True to my conflict-hating nature, I hesitated just a moment before saying “sure” and tilting my head forward.
You petted my hair, and turned to your daughter.
“It’s so soft!” you told her, “Come on, touch it!” She shook her head awkwardly and you cajoled her some more, all the while, your hand was still stroking my head. It was like I wasn’t even there anymore. Finally, when she wouldn’t budge, you shrugged, said a quick “Thanks” to me, repeated how “Awesome” my hair was, and were on your way.
Here’s the thing;
I know that you asked, and I said yes.
I know that you had meant to compliment, rather than offend.
But that doesn’t change how I felt.
And I didn’t know how I felt right away. I just walked away feeling kind of sick to my stomach, but I didn’t have a word to describe it. I remember trying to force myself back into a work mindset, but my head kept going back to that interaction.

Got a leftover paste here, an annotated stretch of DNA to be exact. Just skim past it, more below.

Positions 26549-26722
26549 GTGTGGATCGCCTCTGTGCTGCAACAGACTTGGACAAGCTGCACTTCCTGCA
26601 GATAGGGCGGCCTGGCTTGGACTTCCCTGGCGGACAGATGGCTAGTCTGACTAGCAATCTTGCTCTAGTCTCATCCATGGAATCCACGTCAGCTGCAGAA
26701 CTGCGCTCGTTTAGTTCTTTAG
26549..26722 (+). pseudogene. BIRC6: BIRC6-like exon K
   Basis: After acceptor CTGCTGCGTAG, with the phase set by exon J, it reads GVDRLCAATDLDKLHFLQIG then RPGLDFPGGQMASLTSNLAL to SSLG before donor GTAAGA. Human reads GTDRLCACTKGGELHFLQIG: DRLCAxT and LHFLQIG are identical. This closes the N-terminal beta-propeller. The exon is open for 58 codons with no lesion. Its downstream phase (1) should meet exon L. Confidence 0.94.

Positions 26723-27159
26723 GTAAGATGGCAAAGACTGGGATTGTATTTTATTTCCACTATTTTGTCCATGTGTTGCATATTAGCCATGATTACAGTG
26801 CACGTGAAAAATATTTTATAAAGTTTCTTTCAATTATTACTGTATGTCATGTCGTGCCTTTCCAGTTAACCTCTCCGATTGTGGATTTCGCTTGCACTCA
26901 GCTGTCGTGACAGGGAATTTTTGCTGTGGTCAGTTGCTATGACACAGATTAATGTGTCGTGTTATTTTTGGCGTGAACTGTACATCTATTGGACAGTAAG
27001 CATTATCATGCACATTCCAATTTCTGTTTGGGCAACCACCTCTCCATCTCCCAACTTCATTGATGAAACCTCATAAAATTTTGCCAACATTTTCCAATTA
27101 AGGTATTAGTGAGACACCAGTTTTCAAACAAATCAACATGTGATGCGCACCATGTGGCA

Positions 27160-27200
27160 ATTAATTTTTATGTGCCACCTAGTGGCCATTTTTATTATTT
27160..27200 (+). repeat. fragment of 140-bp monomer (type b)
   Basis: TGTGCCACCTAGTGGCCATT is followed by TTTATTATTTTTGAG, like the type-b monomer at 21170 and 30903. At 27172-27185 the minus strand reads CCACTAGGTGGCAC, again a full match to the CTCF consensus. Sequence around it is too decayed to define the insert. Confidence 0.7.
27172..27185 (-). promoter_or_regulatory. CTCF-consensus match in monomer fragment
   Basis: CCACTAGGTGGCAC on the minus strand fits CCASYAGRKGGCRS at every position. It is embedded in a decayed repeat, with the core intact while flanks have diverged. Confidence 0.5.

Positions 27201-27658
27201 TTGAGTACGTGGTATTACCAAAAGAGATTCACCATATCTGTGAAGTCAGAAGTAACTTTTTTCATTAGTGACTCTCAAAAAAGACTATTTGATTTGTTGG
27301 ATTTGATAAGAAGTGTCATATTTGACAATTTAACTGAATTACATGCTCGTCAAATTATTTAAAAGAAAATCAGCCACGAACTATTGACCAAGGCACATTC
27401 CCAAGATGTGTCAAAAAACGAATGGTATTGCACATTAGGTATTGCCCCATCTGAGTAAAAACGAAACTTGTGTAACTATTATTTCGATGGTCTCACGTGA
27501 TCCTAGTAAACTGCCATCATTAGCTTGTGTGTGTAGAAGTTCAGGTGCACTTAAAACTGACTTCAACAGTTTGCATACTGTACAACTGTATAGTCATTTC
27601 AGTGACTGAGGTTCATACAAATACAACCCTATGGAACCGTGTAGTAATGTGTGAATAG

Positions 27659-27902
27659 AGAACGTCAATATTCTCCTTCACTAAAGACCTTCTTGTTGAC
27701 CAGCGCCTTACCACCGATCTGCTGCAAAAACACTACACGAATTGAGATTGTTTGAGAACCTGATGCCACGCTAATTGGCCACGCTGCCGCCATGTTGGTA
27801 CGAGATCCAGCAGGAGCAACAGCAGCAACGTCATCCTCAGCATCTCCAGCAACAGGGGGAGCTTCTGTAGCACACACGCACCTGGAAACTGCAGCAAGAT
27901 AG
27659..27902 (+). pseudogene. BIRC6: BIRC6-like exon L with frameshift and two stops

Finally I had grasped on the word “disappointed”. I was disappointed in myself for not saying no, and for putting myself in such an uncomfortable situation.
After some more time, I realized I also felt dehumanized, and I was really unsettled by that. I didn’t necessarily relate the experience to being treated like a dog, but more like a sheep. Something you don’t see everyday in the city; something not everyone gets a chance to touch unless on a farm, or a petting zoo. Either way, I didn’t feel like me in that moment, and that lack of me-ness lasted for a few hours.